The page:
VIPs and infringements: about MMA fighters, lemonade and lookalikes
Kluwer Trademark Blog
September 27, 2018
Please refer to this post as:, ‘VIPs and infringements: about MMA fighters, lemonade and lookalikes’, Kluwer Trademark Blog, September 27 2018, http://trademarkblog.kluweriplaw.com/2018/09/27/vips-infringements-mma-fighters-lemonade-lookalikes/
When VIPs hit the headlines with issues relating to trademark law, IP attorneys rejoice in providing know-how at social gatherings. This happened to the author with the recent news of a conflict between the well-known Irish MMA fighter Connor McGregor and the Dutch based fashion brand McGregor over – what else – the use of McGregor.
McGregor – clothing line
As famous athletes do, Connor McGregor has launched a clothing line with the Reebok brand, which belongs to the adidas group of companies, and has also applied for registration of some McGregor marks as EUTMs.
The Dutch fashion house McGregor, holder of several prior trademark registrations for McGregor, opposed the EUTM applications and brought interlocutory proceedings before the Dutch Court for trademark infringement. Adidas relies on the own-name defense..
On August 10th, the Court ruled in favor of the Dutch company. According to the Court, the fighter’s name is printed on the clothing in a very prominent manner; the first name ‘Connor’ has a marginal position, compared with the family name ‘McGregor’. Although McGregor is one of the highest earning athletes in the world, the general Benelux public is believed not to be familiar with him. Consequently, the public may perceive the use of the McGregor name on the clothing as a commercial connection between the involved parties. So, the Court ruled that adidas crosses the boundaries of fair use. As the name McGregor is identical to the invoked trademarks, the ruling was made against adidas.
Yoko Ono, widow of John Lennon and holder of several trademark registrations for JOHN LENNON, was more successful in a matter against a Polish lemonade manufacturer. The latter marketed its products under the name ‘John Lemon’.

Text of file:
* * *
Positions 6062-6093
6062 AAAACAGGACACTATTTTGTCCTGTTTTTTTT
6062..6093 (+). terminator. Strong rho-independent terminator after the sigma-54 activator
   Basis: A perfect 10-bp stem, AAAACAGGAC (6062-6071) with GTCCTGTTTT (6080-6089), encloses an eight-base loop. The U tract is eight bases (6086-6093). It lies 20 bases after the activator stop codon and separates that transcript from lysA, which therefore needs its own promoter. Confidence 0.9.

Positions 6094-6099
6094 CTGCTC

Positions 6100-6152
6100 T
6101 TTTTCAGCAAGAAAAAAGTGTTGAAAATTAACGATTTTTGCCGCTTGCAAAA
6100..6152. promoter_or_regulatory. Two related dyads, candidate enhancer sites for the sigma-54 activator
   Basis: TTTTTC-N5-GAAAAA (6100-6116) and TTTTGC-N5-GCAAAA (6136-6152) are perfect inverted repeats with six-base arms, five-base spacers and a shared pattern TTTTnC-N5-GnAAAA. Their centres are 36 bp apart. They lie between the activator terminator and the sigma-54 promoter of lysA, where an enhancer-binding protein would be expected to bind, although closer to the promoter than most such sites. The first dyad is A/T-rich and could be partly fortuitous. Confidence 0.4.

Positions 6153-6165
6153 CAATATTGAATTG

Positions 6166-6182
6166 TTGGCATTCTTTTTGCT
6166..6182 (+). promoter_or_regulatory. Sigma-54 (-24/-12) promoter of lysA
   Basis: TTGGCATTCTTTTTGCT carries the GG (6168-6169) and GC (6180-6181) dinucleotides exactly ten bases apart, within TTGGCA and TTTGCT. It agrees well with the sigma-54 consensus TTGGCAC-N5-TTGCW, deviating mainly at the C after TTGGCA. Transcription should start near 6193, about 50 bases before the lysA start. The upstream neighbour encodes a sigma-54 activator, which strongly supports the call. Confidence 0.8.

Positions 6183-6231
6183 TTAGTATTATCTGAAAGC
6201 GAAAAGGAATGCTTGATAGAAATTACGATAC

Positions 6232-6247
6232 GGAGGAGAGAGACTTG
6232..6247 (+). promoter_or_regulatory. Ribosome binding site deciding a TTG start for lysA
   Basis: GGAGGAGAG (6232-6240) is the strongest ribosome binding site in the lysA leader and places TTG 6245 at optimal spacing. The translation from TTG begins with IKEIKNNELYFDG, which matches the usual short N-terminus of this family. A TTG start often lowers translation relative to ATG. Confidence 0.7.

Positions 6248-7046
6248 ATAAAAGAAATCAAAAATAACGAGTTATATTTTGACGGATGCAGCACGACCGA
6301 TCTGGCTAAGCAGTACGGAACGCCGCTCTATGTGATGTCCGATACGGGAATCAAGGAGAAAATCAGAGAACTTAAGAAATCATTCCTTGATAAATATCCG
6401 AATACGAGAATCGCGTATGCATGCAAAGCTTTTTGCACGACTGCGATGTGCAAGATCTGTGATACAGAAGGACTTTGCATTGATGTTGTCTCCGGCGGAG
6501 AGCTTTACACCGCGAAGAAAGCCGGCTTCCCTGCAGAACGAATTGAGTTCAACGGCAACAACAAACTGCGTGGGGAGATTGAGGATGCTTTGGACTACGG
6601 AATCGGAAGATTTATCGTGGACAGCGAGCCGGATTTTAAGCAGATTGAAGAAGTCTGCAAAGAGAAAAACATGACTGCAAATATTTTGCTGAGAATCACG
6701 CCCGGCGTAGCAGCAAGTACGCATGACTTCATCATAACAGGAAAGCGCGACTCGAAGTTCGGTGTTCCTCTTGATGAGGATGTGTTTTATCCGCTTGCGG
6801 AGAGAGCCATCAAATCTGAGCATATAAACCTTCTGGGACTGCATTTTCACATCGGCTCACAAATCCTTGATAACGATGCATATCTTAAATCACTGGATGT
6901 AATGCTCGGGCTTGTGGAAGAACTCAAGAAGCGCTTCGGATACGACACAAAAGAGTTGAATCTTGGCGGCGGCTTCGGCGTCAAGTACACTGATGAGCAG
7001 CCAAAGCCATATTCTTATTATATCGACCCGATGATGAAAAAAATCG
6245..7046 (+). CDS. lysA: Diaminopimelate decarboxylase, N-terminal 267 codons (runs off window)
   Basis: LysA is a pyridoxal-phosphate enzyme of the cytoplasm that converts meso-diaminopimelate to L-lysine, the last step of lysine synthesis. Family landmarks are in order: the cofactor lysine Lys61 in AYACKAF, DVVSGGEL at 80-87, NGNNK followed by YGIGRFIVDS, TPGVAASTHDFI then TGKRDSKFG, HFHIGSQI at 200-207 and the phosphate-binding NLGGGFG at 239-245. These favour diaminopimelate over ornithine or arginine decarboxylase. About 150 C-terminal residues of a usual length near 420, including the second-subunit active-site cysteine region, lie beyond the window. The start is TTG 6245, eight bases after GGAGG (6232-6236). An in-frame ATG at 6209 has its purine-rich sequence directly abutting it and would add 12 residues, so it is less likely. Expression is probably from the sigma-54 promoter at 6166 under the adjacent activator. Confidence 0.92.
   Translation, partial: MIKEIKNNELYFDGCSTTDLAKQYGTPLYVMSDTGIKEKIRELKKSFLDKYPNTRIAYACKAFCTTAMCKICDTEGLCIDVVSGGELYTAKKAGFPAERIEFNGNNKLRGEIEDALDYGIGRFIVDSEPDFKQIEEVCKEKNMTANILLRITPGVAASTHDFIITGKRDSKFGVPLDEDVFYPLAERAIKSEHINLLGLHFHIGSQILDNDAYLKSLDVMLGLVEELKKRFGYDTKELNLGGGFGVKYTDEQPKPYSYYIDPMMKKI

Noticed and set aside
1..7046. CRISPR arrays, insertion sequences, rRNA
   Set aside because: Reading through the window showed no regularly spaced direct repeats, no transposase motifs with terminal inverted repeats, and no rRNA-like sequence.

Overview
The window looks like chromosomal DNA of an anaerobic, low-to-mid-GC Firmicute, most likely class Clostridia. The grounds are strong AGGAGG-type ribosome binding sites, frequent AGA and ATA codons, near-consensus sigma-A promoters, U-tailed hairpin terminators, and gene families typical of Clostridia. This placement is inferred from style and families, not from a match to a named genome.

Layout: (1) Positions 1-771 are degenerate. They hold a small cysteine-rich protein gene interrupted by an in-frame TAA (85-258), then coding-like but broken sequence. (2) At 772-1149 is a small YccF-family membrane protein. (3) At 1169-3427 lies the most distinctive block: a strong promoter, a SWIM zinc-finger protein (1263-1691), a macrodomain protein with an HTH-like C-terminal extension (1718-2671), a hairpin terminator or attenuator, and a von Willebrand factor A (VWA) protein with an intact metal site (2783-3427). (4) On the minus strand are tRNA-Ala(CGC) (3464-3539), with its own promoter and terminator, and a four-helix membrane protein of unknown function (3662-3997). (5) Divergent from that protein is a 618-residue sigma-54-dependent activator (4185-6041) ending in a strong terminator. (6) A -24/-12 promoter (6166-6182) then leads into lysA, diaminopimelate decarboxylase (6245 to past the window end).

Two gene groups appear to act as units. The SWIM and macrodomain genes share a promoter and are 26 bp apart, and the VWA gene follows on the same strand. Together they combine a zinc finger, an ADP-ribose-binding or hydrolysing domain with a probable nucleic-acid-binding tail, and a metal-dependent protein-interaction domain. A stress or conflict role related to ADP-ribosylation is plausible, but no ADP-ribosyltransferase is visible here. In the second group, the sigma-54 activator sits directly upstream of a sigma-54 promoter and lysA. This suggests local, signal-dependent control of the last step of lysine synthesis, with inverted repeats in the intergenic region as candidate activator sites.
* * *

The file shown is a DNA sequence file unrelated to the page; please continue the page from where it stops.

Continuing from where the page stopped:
Although the parties appeared to have settled this conflict in 2017, when the device mark ‘John Lemon’ was transferred to Ms Ono, the lemonade was still being sold under the name ‘ON LEMON – JOHN IS ON’. Moreover, contrary to the settlement agreement, references to ‘John Lemon’ were still visible on social media and were printed on boxes containing the lemonade bottles, as well as on the label, referring to the manufacturer. This led Ms. Ono to start legal action against the lemonade company after all.
According to the Dutch interlocutory ruling, the sign JOHN LEMON is confusingly similar to the name of the legendary Beatle. Further, the subsequently used ON LEMON – JOHN IS ON is believed to be similar as well, because of the link with the formerly used sign JOHN LEMON. The Court ordered a recall and rectification.
Even without using the actual name of a famous person, trouble may await. A Dutch online supermarket used a lookalike of Formula1® driver Max Verstappen in a one-off online video commercial. Dressed in the Red Bull team race suit, fake Max delivered groceries to customers. According to the Dutch Court, the use of a lookalike in the commercial infringed Verstappen’s personality rights. And although the infringing video was only published on the Facebook page of the company, and for a limited period of time, the online supermarket was ordered to pay an amount of 150,000 EUR, in particular due to the commercial value of Verstappen’s personality.
As is clear from the McGregor case, it is not only the VIP’s who are forced to defend their IP rights; sometimes it is the other way around. So, for trademark holders it is not only important to check new trademark applications, but also to monitor whether there may be upcoming athletes, popstars, influencers and the like with resembling names. As for the McGregor case, this is just an interlocutory ruling, it does not mean a knock-out yet. We will see if there is a second round.